Understand how we got here — and how to move forward.


March 13, 2017

Residency programs can be sued for gender discrimination under Title IX, court says

Daily Briefing

The 3rd U.S. Circuit Court of Appeals ruled unanimously last week that residency programs can be sued under Title IX if they fail to protect medical residents from gender discrimination.

According to the Department of Education, Title IX of the Education Amendments Act protects people from discrimination based on sex in education programs or activities that receive federal funding.


The ruling stems from a lawsuit brought by a former radiology resident at Mercy Catholic Medical Center—known as Jane Doe—who alleged that she was forced out of her program after denying unwanted sexual advances by her supervisor. She sued Mercy in April 2015, alleging retaliation and quid pro quo harassment under Title IX.

Mercy Catholic, which is affiliated with Drexel University's College of Medicine, sought to have the case dismissed because of legal standing, contending that it does not have to abide by Title IX because it is not an educational institution. The center also said a residency program could not be considered an educational program because residents are compensated for their work and they do not pay tuition.

A lower court had ruled that Doe could not sue under Title IX because residency programs do not primarily provide education "by way of schooling." The case was appealed to the 3rd Circuit.

Residency program qualifies under Title IX, 3rd Circuit rules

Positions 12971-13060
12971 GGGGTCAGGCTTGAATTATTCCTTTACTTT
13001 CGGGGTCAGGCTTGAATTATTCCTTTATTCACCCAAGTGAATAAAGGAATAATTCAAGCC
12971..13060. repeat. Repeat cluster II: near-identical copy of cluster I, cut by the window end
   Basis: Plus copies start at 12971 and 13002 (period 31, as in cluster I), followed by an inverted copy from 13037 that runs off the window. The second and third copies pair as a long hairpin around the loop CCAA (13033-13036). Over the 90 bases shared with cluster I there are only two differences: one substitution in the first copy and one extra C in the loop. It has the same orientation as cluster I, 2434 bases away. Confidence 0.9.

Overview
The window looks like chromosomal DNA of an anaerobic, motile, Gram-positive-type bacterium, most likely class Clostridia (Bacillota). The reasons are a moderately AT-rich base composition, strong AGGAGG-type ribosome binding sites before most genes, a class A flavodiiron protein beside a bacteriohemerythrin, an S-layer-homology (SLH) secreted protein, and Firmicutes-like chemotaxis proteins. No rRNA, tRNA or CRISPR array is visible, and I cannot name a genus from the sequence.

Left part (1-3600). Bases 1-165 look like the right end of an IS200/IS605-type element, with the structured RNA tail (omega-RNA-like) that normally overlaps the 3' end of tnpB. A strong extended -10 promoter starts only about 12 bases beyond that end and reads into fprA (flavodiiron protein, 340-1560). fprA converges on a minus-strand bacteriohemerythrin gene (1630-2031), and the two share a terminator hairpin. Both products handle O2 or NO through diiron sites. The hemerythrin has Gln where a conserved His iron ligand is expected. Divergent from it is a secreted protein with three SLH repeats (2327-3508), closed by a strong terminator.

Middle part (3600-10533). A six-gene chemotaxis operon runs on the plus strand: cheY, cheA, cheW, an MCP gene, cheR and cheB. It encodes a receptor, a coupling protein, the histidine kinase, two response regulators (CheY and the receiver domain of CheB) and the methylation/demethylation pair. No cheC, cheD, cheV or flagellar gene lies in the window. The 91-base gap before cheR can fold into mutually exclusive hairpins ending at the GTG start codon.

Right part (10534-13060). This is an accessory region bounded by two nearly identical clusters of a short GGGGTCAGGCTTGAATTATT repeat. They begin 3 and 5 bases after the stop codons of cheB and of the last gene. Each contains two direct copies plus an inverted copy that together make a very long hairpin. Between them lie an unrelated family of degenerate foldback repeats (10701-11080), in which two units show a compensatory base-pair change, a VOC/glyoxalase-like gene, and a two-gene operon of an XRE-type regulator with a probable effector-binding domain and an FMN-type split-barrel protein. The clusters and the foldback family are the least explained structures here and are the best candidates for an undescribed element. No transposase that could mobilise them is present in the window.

In a unanimous ruling, a three-judge panel on the 3rd Circuit reversed the lower court decision, holding that the residency program qualifies as an educational program under Title IX. However, the appeals court did not rule on the merits of Doe's claims, and the judges remanded the case back to the lower court for further consideration.

Specifically, the 3rd Circuit Court ruled that Title IX applies to institutions that provide education in a broader sense, even if education is not the organization's sole purpose. Judge Michael Fisher, who authored the opinion on behalf of the panel, said because Mercy has education accreditation, and because Mercy's residency program is affiliated with Drexel University's College of Medicine, "it's plausible [the program] … makes its mission, at least in part, educational under Title IX."  

According to The Legal Intelligencer, the 3rd Circuit's ruling is similar to other federal appeals courts' rulings that extended Title IX protections to programs that don't provide traditional "schooling," such as prison education programs.

Industry impact

Robin Fretwell Wilson, a law professor at the University of Illinois, said the ruling was significant. "This is going to be felt throughout the industry," she said.

According to Modern Healthcare, a spokesperson for Mercy Health System, the parent of Mercy Catholic Medical Center, declined to comment on the ruling (Raymond, Reuters, 3/8; Castellucci, Modern Healthcare, 3/9; McParland, The Legal Intelligencer, 3/7). 

Cheat sheets: Legal landmarks


With MACRA, HIPAA, the ACA, and countless others, the health care landscape has become an alphabet soup of new legislation. To help you keep up, we've created a series of cheat sheets for some of the most important—and complicated—legal landmarks.

Check them out now for everything you need to know about the Affordable Care Act, new antitrust laws, fraud and abuse prevention measures, HIPAA, MACRA, and the two-midnight rule.

Get the cheat sheets

Have a Question?


Ask our experts a question on any topic in health care by visiting our member portal, AskAdvisory.